- Eagle 72  (Gary Bettenhausen): Built in the fall of 1972 as one of the two replacement Thermo King/Gerhardt cars after Malloy's crash at Indy in 1972. Used by Mike Hiss in the 1973 500 as the #6 car; then the #46 car used by Jim McElreath in practice in 1974; then the #46 car used by Rick Muther and Jan Opperman in practice in 1975; then the #45 car qualified by Gary Bettenhausen in 1976. After Eddie Miller wrecked the sister Gerhardt Eagle (7209) at Indy in 1976, 7216 was driven by Bettenhausen and Steve Krisiloff for the rest of 1976. Sold by Fred Gerhardt to Gary Howard when Gerhardt stopped racing but not raced by Howard, and sold to Bob Featherly (East Syracuse, NY) about 1980/81.
- Eagle 72 [7201?] (Tom Frantz): The prototype 1972 Eagle was tested over the winter and then used as AAR's #6 Olsonite entry for Bobby Unser on "the mile tracks" during 1972, winning at Phoenix, Trenton, Milwaukee and Phoenix again in November. Sold to Stan Malless, Bob Voigt and Dick Sommers of MVS and converted to turbo Ford engines. Raced for MVS by Sammy Sessions as the #9 in 1973 then reappeared at the 1974 Indy 500 for Denny Zimmerman and at the 1975 Indy 500 for various drivers but did not qualify for either race. Then almost certainly the #72 Custom Motor Home car raced by Tom Frantz (Littleton, CO) in 1976 which went to Ed Crombie (Williams Lake, British Columbia, Canada) for 1977, when it was driven by Larry Cannon and Jerry Sneva. Crombie still had the car in 1983 when he ran it at the Knox hillclimb (Kelowna, British Columbia). History then unknown until advertised by Bob Jordan's Investment Motorsport Inc (Glenview, IL) in June 1990, when it still had its Ford engine and was said to be unraced since 1976. At some point the car was restored by former AAR fabricator Mike Lewis to its 1972 livery and with an Offy engine. It appeared in this specification at the Amelia Island concours in 2002, and was raced by Bob Jordan (Winnetka, IL) at Road America in July 2006. It was offered at the Gooding & Co Pebble Beach auction in August 2008 but did not sell. In 2010, the car was featured on a 'The Motorcar Society' video.
- Lola T150 2WD [SL150/3?] (Greg Hodges): New to Roger Penske, in December 1968 according to Lola records, although it has been claimed that Penske's car was a rebuild of a car that raced some time in 1968. The car would be driven by Mark Donohue, who was also driving Penske's Lola T70 in sports car racing, and both Lolas used Chevrolet engines. The T150 did not run at the Indy 500, where Donohue used a brand new T152 instead, and was a non-starter at IRP in July. Donohue was seventh and fourth in two races at Brainerd in September, but retired at Seattle and Riverside. The car was fitted with a turbo Ford for testing at the start of 1970, but used a Chevrolet engine when raced at Sears Point and IRP. Sold to Dick Simon for 1971, and raced with a turbo Ford engine as the #10 TraveLodge Sleeper entry. Also used at Milwaukee in August 1972, when Simon focused on his new 1972 Peat-Lola, and possibly at other short track events. The car reappeared in 1976 when Greg Hodges (Indianapolis, IN) attempted to qualify it for several short-track Indycar races, without success. The car then had a Chevrolet engine, and still had the bulbous sidetanks seen when Simon had raced it in 1971. Subsequent history unknown, but some time around 1982 the car was in the collection of Dieter Holterbosch (Cove Neck, NY), a well-known collector of cars who died in July 2016 age 95. It was for sale from the collection at the time for $12,000.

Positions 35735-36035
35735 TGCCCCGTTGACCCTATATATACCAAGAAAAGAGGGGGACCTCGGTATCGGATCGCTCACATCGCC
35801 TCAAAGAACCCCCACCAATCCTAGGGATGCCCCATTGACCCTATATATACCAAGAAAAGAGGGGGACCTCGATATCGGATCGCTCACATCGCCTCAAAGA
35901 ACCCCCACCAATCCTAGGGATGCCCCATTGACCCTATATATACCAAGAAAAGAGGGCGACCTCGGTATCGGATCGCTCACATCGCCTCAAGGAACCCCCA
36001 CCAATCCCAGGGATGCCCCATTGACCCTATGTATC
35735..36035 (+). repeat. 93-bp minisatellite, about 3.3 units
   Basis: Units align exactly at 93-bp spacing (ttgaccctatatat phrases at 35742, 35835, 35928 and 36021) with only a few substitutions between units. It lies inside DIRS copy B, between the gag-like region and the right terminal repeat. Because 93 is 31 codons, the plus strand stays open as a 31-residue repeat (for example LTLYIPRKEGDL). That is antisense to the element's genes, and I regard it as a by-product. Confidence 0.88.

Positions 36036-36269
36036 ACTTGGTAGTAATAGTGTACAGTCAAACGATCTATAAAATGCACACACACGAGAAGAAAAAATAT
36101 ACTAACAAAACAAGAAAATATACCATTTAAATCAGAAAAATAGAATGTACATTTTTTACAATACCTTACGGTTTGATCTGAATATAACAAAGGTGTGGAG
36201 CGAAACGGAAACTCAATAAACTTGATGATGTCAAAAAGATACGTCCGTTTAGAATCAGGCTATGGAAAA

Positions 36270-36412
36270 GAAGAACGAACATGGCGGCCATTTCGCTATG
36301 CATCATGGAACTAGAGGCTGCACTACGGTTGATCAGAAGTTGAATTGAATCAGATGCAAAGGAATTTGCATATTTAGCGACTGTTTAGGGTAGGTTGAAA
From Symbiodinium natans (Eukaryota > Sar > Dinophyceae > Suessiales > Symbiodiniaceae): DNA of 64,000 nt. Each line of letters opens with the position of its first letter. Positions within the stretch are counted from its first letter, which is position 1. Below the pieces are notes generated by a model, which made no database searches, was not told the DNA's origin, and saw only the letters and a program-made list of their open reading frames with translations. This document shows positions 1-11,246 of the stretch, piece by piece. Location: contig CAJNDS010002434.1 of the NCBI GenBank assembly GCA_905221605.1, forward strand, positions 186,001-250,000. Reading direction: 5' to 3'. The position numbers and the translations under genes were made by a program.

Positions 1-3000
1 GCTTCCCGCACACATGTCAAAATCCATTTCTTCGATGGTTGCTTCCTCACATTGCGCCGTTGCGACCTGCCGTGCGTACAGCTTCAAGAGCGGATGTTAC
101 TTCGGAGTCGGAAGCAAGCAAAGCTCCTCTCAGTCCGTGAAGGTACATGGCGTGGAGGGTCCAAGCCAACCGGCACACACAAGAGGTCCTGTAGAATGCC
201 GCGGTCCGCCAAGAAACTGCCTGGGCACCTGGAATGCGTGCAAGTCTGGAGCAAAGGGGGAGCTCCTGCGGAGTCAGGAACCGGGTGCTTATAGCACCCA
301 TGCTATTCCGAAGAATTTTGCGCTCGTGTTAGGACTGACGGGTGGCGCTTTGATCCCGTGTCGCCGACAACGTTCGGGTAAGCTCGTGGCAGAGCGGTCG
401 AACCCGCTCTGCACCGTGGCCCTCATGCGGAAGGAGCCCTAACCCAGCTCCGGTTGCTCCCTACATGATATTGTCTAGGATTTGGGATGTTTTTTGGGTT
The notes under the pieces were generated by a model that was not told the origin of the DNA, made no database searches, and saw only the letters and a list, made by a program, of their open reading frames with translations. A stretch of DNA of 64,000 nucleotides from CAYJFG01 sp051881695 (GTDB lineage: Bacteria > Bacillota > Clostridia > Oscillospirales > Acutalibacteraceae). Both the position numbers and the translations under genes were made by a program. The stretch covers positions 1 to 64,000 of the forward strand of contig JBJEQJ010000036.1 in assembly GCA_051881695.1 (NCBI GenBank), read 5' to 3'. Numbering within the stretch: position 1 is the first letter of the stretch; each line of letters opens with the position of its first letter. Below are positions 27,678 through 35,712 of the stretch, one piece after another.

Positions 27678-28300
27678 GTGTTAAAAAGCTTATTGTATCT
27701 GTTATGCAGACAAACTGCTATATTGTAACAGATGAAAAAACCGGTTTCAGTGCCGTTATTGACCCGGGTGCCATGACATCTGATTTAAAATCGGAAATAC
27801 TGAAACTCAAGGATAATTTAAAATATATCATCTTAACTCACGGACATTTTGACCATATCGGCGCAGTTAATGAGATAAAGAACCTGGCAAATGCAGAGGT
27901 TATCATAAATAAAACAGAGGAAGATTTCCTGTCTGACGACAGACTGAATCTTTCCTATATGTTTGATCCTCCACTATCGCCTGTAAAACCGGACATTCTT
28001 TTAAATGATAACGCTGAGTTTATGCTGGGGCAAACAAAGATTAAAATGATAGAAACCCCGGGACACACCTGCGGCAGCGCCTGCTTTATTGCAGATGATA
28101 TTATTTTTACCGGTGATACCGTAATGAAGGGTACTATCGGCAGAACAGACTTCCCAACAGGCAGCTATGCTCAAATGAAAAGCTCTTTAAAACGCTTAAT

The identification of individual cars in these results is based on the material presented elsewhere in this site and may in some cases contradict the organisers' original results.
The foundation for this research is the work done by the late Phil Harms collating the results of all AAA, USAC and CART races, including the period covered here. His data was refined by Michael Ferner who added more information before making it available to OldRacingCars.com. Since the start of the USAC project on OldRacingCars.com in 2004, a wealth of further information has been gleaned from the Carl Hungness and Donald Davidson Yearbooks, Formula and On Track magazines, USAC News, National Speed Sport News and other published sources. Gerry Measures has also provided much information from his files as have others on TNF and Trackforum. Since 2009, the work of Simmo Iskül and others identifying cars from period photographs has has moved this research forward significantly.